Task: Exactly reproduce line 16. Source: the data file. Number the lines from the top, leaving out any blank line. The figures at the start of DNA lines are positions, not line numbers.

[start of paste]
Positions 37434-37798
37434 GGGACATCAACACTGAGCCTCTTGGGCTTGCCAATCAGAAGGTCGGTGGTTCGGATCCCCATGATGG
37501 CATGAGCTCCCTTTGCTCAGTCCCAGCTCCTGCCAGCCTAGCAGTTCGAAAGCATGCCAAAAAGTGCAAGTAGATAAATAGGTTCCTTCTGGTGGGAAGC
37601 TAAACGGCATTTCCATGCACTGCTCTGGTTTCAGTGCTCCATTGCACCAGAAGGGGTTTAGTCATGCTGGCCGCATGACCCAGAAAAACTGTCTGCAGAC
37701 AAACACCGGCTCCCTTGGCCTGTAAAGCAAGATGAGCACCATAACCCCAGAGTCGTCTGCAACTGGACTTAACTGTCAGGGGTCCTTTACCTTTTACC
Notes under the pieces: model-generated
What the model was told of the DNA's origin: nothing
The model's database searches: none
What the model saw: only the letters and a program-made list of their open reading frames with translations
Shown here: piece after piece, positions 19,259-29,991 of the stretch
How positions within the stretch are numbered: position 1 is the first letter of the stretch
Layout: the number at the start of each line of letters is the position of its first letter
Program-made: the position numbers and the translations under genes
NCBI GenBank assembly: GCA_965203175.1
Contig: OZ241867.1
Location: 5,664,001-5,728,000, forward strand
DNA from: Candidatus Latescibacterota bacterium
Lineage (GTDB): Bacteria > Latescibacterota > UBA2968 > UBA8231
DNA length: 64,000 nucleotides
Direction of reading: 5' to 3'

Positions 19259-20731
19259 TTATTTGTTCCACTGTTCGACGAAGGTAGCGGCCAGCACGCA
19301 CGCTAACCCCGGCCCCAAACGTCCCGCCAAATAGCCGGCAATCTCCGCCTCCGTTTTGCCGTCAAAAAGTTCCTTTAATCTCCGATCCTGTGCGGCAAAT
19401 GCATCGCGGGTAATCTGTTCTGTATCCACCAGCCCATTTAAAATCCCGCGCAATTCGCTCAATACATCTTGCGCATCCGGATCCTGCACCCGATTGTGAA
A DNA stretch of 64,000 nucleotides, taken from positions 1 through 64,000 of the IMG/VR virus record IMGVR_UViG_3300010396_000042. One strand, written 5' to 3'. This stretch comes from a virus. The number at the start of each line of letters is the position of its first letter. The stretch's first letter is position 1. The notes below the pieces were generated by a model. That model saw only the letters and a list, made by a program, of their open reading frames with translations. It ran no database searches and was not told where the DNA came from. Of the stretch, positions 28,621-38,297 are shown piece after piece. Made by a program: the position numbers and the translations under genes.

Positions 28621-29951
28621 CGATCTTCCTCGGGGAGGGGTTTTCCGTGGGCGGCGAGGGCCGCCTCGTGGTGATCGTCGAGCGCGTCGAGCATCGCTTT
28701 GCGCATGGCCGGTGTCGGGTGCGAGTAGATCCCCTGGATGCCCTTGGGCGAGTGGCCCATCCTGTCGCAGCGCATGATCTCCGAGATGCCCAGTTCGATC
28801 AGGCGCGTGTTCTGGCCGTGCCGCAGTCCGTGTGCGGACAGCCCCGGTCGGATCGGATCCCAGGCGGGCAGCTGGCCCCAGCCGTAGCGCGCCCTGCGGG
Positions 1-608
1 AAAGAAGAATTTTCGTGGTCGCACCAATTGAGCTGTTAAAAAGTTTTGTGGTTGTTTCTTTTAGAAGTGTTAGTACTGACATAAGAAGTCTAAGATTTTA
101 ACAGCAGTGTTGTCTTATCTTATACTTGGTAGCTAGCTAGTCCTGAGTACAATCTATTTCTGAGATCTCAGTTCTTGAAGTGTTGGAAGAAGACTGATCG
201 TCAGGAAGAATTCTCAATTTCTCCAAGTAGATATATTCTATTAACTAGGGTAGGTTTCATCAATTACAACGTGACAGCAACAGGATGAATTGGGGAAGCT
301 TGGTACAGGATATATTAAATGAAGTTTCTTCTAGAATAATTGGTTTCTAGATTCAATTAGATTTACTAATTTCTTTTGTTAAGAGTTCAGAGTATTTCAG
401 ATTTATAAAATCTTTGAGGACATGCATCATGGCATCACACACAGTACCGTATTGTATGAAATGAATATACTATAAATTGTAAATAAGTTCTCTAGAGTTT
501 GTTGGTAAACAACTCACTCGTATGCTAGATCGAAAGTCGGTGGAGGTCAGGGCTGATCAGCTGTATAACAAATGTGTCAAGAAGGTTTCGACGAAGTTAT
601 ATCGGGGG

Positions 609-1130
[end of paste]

Location: 5,664,001-5,728,000, forward strand